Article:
Luke McShane

Chess players on ice

We are what we do. Alas, in its zeal to suppress the virus, this government would have many people doing not very much. Since March, many musicians, actors, sportspeople and more have had precious few opportunities to perform. In his 2008 book Outliers, Malcolm Gladwell claimed that the hundreds of live performances played by the Beatles in Hamburg 1960-1962 were a key ingredient in their later success. If he is right, 2020 marks a daunting setback for countless aspiring artists. Government handouts can mitigate the long-term damage to their careers, but they cannot possibly make them whole.

Chess is in the same boat: it’s a communal activity where performance and practice are central. This is particularly true for developing players, for whom over-the-board play is where the rubber meets the road. Poring over a game of classical chess for hours feels intimate and meaningful. Losing hurts: the experience itself is the teacher, as when you fall off a bicycle. Ambitious players in their teens might look to play dozens of slow games of competitive chess in a year. In 2020, that looks impossible, at least in the UK. It is true that there are more opportunities to play online than ever before. But online games tend to be played at fast time limits, and the players usually have less invested in the game. It’s like weightlifting a bag of rice.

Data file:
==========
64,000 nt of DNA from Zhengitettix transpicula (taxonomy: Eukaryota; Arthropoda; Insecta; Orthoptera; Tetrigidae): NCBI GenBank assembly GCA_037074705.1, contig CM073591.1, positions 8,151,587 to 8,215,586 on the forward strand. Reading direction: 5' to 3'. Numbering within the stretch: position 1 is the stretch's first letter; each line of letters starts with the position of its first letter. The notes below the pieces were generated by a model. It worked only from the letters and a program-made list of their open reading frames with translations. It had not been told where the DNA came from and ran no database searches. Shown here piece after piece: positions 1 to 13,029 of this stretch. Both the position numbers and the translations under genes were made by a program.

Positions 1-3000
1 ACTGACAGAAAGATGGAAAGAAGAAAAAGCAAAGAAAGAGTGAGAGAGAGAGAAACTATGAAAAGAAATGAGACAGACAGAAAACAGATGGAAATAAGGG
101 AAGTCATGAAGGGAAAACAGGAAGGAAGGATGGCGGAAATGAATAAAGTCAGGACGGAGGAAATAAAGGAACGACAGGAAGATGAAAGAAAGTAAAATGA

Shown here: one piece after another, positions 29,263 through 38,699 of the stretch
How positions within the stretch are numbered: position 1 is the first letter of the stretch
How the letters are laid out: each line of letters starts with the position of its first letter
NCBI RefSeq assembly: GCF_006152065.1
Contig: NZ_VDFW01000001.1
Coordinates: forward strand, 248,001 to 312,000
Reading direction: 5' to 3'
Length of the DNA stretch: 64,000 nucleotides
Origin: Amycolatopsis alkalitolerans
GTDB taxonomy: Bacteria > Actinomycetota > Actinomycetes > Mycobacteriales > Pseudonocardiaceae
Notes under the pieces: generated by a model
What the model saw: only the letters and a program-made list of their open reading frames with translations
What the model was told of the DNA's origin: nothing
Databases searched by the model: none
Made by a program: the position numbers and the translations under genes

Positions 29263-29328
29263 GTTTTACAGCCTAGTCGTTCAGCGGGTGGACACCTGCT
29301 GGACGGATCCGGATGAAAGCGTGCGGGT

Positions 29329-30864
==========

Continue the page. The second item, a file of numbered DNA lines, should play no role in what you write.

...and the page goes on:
Sadly, over-the-board events, in the UK at least, have almost vanished. The British Chess Championships didn’t happen in Torquay in July. In December, neither the London Chess Classic nor the Hastings International Congress will take place. The Gibraltar festival in January 2021 is cancelled too. The 4NCL remains on hiatus. Last month, the 56th Northumberland Congress was another casualty of lockdown in the north-east.

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